Arequipa, known as the White City, is the largest—and arguably the most beautiful—colonial city in Peru. With unique, Euro-influenced architecture and historic street corners, you’re bound to be drawn to explore all the best things to do in Arequipa’s corners.
When you first arrive in the colonial city of Arequipa, it’ll feel as though you’ve been transported across the Atlantic to a European metropolis. The presence of Spanish architecture along with clean parks and snow-capped mountains gives Arequipa a distinctly different feeling than any other Peruvian city we visited.
The main feature that separates this city from others in Peru is that many places in town were built with volcanic rock known as silac, that comes from the base of the three volcanos surrounding the city: El Misit, El Chachani, and Pichu Pichu. Due to the rock’s chalky nature, it has given Arequipa the nickname, The White City.
Whether you want to indulge in the craft beer scene on one of the scenic rooftops, take an adventurous day trip to the deepest canyon in the world, people watch on the picturesque plaza, or climb one of the famous 6,000-meter volcanos nearby, the things to do in Arequipa, Peru are endless.
In this guide, we’re sharing all the best things to do in Arequipa including how to get there, when to visit, where to eat, and where to stay.
How to get to Arequipa
Arequipa is in the southeastern corner of Peru near the Bolivia/Chile border. The journey to get there is a bit long, but there are a variety of comfortable transportation options available.
Public transport (bus)
- From Cusco: 9 hours, 6 minutes
- From Lima: 16 hours, 13 minutes
While public transport makes the long journey to Arequipa from nearby cities, note that the routes pass through some of the country’s main attractions. So think of it more as a road trip via bus rather than one excruciatingly long ride.
The cheapest and most common way to get to Arequipa from most major cities in Peru is by local bus. Peru’s public buses generally make minimal stops on the way to Arequipa, so you miss a lot of really great highlights on these buses (see one excruciatingly long ride above).
The best way to get to Arequipa using public transport is by taking full advantage of PeruHop’s hop-on hop-off bus tours. Their passes allow you to hop-off in places on the way to Arequipa like Paracas, Nazca, and Huacachina to make the most out of your way down the country.
If you’re coming from Cusco, you can hop-off in Puno to visit Lake Titicaca on your way down.
- From Cusco: 1 hour (direct)
- From Lima: 1 hour, 25 minutes (direct)
The fastest way to get to Arequipa from either Lima or Cusco is on a direct flight from either city to the Alfredo Rodriguez Ballon International Airport. This is a great way to save a ton of time, but in doing this you’re also missing some of the best things to do in Peru: Huacachina, Nazca, etc.
The necessity of this really depends on how much time you have and your itinerary, but since flights are inexpensive, it’s worth mentioning if it may interest you. Keep in mind you can only fly into Arequipa if you’re already in Peru since the airport doesn’t welcome international flights.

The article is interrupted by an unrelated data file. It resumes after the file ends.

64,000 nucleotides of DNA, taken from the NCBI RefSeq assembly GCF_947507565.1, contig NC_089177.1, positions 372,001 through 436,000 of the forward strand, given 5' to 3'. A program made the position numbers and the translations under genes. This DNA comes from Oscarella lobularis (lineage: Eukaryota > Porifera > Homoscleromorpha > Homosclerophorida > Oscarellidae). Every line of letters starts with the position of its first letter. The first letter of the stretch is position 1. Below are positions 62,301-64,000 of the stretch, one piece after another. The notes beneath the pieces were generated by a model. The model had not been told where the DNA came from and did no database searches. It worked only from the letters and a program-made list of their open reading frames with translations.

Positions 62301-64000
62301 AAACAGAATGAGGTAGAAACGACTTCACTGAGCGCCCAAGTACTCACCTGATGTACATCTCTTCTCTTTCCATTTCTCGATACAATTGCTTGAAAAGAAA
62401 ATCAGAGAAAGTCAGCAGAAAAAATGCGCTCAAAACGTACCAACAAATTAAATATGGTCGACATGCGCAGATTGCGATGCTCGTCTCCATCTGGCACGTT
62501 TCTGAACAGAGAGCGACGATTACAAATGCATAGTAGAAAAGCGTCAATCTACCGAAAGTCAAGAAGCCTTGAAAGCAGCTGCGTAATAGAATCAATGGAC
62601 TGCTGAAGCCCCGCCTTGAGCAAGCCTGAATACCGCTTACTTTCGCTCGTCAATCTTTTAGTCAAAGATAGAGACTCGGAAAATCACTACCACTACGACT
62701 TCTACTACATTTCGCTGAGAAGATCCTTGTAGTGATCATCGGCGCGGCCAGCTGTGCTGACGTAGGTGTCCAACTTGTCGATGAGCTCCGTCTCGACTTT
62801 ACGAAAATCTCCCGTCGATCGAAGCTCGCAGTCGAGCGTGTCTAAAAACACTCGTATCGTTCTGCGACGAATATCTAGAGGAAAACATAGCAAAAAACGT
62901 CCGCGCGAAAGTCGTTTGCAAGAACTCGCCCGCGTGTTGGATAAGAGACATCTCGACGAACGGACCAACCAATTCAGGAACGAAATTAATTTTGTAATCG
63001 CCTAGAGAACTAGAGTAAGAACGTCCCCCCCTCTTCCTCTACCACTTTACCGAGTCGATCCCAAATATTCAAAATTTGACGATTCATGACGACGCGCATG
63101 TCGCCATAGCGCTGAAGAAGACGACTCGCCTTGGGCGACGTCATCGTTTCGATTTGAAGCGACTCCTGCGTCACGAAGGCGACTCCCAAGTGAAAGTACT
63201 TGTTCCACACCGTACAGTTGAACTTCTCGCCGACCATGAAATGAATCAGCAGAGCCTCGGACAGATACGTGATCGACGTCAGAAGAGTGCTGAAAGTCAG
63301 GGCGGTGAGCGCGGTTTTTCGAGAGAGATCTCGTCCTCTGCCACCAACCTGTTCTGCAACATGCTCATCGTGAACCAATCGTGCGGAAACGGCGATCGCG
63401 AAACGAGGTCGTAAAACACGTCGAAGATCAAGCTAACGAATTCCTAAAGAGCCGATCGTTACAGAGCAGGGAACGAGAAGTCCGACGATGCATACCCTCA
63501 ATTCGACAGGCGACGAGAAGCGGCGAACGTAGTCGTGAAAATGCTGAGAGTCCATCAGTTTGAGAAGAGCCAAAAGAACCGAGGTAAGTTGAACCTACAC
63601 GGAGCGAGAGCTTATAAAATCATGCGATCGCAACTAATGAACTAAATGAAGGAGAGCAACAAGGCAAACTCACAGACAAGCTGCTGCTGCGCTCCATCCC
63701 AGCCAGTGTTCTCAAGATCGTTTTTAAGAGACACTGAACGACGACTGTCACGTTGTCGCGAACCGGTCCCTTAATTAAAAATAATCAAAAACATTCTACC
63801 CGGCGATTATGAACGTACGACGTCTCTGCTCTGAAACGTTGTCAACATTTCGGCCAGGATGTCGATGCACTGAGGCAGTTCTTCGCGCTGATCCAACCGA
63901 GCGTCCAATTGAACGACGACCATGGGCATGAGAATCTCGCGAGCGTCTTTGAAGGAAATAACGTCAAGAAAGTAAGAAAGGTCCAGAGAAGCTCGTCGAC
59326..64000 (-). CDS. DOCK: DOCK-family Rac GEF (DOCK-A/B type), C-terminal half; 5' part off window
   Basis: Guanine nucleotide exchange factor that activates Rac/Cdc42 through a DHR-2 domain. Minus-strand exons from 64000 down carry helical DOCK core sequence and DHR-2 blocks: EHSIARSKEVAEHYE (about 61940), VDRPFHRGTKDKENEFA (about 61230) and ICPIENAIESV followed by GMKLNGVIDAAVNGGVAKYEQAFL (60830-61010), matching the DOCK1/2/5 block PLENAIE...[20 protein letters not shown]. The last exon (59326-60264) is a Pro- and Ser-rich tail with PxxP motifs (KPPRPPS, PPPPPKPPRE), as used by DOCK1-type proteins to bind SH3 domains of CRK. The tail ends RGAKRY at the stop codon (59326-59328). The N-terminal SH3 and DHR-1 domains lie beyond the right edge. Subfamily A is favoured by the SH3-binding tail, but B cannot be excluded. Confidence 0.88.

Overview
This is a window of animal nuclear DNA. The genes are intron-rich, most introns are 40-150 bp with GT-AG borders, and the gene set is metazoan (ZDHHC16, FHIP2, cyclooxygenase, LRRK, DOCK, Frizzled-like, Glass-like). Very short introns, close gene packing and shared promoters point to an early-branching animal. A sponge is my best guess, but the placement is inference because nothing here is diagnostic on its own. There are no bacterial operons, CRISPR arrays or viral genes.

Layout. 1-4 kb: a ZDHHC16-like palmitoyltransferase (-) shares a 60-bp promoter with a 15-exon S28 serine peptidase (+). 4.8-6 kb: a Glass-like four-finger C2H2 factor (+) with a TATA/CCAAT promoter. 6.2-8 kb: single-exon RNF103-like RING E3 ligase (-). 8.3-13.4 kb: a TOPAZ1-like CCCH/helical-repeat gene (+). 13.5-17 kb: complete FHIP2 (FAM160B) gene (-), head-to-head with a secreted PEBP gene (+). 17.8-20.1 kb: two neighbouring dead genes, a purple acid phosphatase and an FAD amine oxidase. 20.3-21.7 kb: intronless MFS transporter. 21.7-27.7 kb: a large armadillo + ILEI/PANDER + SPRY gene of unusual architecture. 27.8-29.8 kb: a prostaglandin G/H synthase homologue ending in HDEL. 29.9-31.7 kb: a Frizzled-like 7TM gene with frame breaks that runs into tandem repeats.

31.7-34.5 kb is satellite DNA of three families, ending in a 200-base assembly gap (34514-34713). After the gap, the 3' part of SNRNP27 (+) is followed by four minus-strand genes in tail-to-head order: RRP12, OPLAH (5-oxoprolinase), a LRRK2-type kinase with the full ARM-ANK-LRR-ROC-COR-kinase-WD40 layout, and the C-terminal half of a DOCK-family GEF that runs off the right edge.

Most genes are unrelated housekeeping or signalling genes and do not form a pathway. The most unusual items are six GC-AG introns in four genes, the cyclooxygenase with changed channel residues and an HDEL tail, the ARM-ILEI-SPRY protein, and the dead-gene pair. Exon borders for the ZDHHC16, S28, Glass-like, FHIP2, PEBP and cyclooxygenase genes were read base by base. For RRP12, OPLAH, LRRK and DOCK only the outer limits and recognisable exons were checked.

Once you arrive, you’ll need to take a taxi or Uber 30-minutes to the city center, where the main hotels and hostels are located.
Best time to visit Arequipa
Compared to a lot of the other regions in Peru, the weather in Arequipa is ideal almost year round. Since it’s near the equator, the seasons are divided into wet and dry.
The wet season runs from January to March, in Arequipa, so you’ll want to plan your visit to avoid these months. Plus, if you’re planning on hiking the Inca Trail to Machu Picchu during your trip, it may get rained out, so aim for the dry season.
The dry season runs from May to September and is an ideal time to visit Arequipa. This season brings sunny skies, warm weather, and chilly nights, so it’s perfect for exploring the White City. Any month this season is great, but note to avoid July and August for fewer crowds.
Psst! For an in-depth guide on the regional seasons, weather patterns and other factors, check out our complete guide on the best time to visit Peru.
Things to do in Arequipa
The White City of Arequipa is filled with rich history, picturesque streets, and an exciting food and drink scene. You could spend weeks wandering around and taking in the city’s top places, here are some of our favorite stops and top recommendations to see while you’re there.
1. Take a free walking tour
The best way to feel like a local roaming the streets of Arequipa is by exploring the city the old-fashioned way, on foot. Walking tours are one of our favorite ways to get a good feel of a new place and Guru Walk’s Free Arequipa Tour offers daily strolls starting at 9:30 a.m.
You’ll meet with your guide behind the Cathedral Basilica in the narrow passage, Pasaje la Catedral (map it). And you’ll know you’re in the right place when you spot the red signs.
From there, the local guides will take you to Tristán del Pozo, a traditional colonial house where you can admire the baroque architecture, the oldest neighborhood in Arequipa (where you can find amazing craft beer—more on that later), the highest viewpoint in the city, and many other stops that will show you the city like you haven’t seen it before.
These walking tours are completely free, but the guides and program rely on tips. You can pay as much as you’re willing depending on how much you enjoyed the tour.